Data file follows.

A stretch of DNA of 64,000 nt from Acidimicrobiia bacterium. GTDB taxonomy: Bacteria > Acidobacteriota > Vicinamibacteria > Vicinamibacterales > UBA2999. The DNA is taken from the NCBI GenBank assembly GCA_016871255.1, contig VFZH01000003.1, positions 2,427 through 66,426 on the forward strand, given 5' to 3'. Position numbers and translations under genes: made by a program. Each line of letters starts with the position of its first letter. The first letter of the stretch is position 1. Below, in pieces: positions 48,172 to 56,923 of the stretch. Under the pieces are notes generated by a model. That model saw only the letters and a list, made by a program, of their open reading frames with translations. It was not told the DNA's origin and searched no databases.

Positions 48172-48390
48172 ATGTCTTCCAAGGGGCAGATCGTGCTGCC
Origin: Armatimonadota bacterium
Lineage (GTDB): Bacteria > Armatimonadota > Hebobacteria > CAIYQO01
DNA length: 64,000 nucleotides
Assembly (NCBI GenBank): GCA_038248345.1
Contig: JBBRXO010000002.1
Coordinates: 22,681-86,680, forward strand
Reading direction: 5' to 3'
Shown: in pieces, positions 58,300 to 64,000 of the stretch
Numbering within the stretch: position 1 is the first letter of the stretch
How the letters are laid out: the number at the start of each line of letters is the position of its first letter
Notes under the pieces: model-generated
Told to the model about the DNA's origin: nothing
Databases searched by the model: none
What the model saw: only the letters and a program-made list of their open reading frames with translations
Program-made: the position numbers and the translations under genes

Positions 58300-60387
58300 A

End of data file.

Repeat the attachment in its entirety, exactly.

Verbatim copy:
A stretch of DNA of 64,000 nt from Acidimicrobiia bacterium. GTDB taxonomy: Bacteria > Acidobacteriota > Vicinamibacteria > Vicinamibacterales > UBA2999. The DNA is taken from the NCBI GenBank assembly GCA_016871255.1, contig VFZH01000003.1, positions 2,427 through 66,426 on the forward strand, given 5' to 3'. Position numbers and translations under genes: made by a program. Each line of letters starts with the position of its first letter. The first letter of the stretch is position 1. Below, in pieces: positions 48,172 to 56,923 of the stretch. Under the pieces are notes generated by a model. That model saw only the letters and a list, made by a program, of their open reading frames with translations. It was not told the DNA's origin and searched no databases.

Positions 48172-48390
48172 ATGTCTTCCAAGGGGCAGATCGTGCTGCC
Origin: Armatimonadota bacterium
Lineage (GTDB): Bacteria > Armatimonadota > Hebobacteria > CAIYQO01
DNA length: 64,000 nucleotides
Assembly (NCBI GenBank): GCA_038248345.1
Contig: JBBRXO010000002.1
Coordinates: 22,681-86,680, forward strand
Reading direction: 5' to 3'
Shown: in pieces, positions 58,300 to 64,000 of the stretch
Numbering within the stretch: position 1 is the first letter of the stretch
How the letters are laid out: the number at the start of each line of letters is the position of its first letter
Notes under the pieces: model-generated
Told to the model about the DNA's origin: nothing
Databases searched by the model: none
What the model saw: only the letters and a program-made list of their open reading frames with translations
Program-made: the position numbers and the translations under genes

Positions 58300-60387
58300 A